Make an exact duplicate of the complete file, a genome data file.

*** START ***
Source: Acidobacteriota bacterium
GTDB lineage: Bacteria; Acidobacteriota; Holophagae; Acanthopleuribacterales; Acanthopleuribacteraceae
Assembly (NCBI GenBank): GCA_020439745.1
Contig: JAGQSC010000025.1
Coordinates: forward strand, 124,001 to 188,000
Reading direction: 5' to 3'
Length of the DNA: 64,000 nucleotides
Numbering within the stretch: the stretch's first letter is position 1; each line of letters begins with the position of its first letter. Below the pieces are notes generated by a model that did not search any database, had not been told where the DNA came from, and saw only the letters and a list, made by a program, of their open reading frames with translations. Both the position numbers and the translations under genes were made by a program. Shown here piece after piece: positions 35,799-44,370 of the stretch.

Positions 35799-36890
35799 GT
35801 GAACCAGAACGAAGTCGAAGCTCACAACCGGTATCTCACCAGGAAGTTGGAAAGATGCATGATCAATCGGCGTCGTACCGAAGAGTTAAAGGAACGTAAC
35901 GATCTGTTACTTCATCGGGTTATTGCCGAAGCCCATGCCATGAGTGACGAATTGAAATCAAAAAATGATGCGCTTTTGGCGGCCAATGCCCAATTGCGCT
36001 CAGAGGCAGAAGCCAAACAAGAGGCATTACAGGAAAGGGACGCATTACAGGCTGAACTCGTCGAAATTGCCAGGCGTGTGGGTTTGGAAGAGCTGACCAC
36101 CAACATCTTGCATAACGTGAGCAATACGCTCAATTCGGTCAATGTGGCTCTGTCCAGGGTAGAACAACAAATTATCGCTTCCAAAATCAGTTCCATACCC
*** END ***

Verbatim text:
Source: Acidobacteriota bacterium
GTDB lineage: Bacteria; Acidobacteriota; Holophagae; Acanthopleuribacterales; Acanthopleuribacteraceae
Assembly (NCBI GenBank): GCA_020439745.1
Contig: JAGQSC010000025.1
Coordinates: forward strand, 124,001 to 188,000
Reading direction: 5' to 3'
Length of the DNA: 64,000 nucleotides
Numbering within the stretch: the stretch's first letter is position 1; each line of letters begins with the position of its first letter. Below the pieces are notes generated by a model that did not search any database, had not been told where the DNA came from, and saw only the letters and a list, made by a program, of their open reading frames with translations. Both the position numbers and the translations under genes were made by a program. Shown here piece after piece: positions 35,799-44,370 of the stretch.

Positions 35799-36890
35799 GT
35801 GAACCAGAACGAAGTCGAAGCTCACAACCGGTATCTCACCAGGAAGTTGGAAAGATGCATGATCAATCGGCGTCGTACCGAAGAGTTAAAGGAACGTAAC
35901 GATCTGTTACTTCATCGGGTTATTGCCGAAGCCCATGCCATGAGTGACGAATTGAAATCAAAAAATGATGCGCTTTTGGCGGCCAATGCCCAATTGCGCT
36001 CAGAGGCAGAAGCCAAACAAGAGGCATTACAGGAAAGGGACGCATTACAGGCTGAACTCGTCGAAATTGCCAGGCGTGTGGGTTTGGAAGAGCTGACCAC
36101 CAACATCTTGCATAACGTGAGCAATACGCTCAATTCGGTCAATGTGGCTCTGTCCAGGGTAGAACAACAAATTATCGCTTCCAAAATCAGTTCCATACCC